The prophet Muhammad is a very significant individual in the lives of all Muslims. This essay will focus on the book The lives of Muhammad by Kecia Ali on the first chapter of The Historical Muhammad. Further discussion on early sources about Muhammad, Muhammad throughout the centuries and non-Muslim sources will be touched on throughout, as the author will provide insight on different perspectives of Muhammad as a true prophet. To begin, Muhammad was born in Mecca in the year of 570 CE, and belonged to a poor yet noble background, to a branch of Banu Hashem in the Quraysh tribe. Upon being in his mothers belly, Muhammad shone her belly to the extent people would see it across of Syria as described. He was visited by an angle at birth where …show more content…
Recent decades turned to textual records, and historian F.E. Peters claimed that a “quest of historical Muhammad is unlikely to yield many certainties since so little can be known for certain about Arabian Peninsula of the era”. It is evident that the prophet was an orphan of noble lineage challenging his tribe and the powers of the oneness of God in an idolatrous wilderness, but what can we really know about Muhammad? How we can known it, and if Muhammad really existed is still of question? Setting Muslim sources aside, early Greek and Syrian sources also give sufficient evidence to remove “any doubts to whether Muhammad was a real person” There is still a debate on if one can use sources for reliable accounts of Muhammad’s life, but one can argue that doubt can fill even a few pages with indisputable information. With early texts often exaggerating the face of Muhammad’s character, it seems readers cannot accept Muhammad as a man that can slaughter, rob caravans and sell women and children into slavery. In that era, it was typical for facts to be presented in an emotional and exaggerated manner to appeal to listeners. Though some claim that there is lacking Muslim literature, Muslims have a voluminous biographical literatures of earlier surviving collection called the Tabaqat (generations) of Ibn Said, which additionally contains biographies of prophet’s wives, relatives, and companions. Some sources even went to explain what the prophet liked to eat, the way he washed, and even manners of eating. With that aside, it seems Ibn Hisham’s work was successful due to the incorporation of emphasizing authentic Christian, Jew and Arabian contexts. Muslims talk of Muhammad as a “perfected human being” whose conduct people should try to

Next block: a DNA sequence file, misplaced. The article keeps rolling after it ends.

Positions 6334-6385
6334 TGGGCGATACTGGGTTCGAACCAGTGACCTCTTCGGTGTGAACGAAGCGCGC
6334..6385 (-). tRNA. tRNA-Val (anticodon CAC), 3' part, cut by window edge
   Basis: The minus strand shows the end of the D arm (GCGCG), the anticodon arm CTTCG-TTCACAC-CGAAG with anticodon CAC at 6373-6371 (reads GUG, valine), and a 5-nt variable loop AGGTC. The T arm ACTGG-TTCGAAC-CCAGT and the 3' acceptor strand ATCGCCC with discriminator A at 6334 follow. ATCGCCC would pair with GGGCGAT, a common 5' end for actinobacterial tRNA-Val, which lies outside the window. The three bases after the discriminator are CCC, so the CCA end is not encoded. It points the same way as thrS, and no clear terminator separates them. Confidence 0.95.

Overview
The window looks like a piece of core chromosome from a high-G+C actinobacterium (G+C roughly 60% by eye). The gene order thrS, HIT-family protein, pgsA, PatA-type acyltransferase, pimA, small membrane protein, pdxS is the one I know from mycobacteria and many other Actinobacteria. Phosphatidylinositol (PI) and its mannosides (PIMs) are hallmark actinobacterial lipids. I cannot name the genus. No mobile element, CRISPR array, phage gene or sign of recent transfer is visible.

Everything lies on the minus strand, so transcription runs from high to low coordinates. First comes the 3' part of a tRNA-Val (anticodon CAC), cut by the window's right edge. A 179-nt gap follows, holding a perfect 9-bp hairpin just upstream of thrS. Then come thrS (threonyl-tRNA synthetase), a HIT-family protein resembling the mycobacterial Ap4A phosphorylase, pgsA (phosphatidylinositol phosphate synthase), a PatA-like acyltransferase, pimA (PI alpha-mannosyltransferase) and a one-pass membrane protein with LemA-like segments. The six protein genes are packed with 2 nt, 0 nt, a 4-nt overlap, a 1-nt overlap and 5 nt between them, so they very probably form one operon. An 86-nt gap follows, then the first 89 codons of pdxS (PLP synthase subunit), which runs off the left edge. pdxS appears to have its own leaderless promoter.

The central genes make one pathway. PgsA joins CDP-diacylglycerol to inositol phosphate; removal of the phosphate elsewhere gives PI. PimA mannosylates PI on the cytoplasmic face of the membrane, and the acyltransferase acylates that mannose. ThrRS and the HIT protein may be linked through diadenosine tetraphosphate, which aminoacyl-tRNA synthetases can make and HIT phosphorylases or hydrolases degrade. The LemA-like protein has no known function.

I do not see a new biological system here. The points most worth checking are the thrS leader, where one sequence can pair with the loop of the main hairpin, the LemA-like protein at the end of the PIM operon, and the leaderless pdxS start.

Writing about a topic that has been on an upward slope of controversy and criticism within the past two decades, Fred Donner a notable Islamic History professor at the University of Chicago whom has written multiple texts about the origins of Islam, tells the tale of the beginnings of Islam and how it would be shaped into its current manifestation today with Muhammad and the Believers. Donner admirably conveys the early history of Islam and its success to its centrality and “Believers’ Movement” opposed to many western historians accrediting it to the need of social and economic reform. Muhammad and the Believers is split up into five chapters, all of which Donner imparts his main thesis of Islam being a group of believers (mu’minun) opposed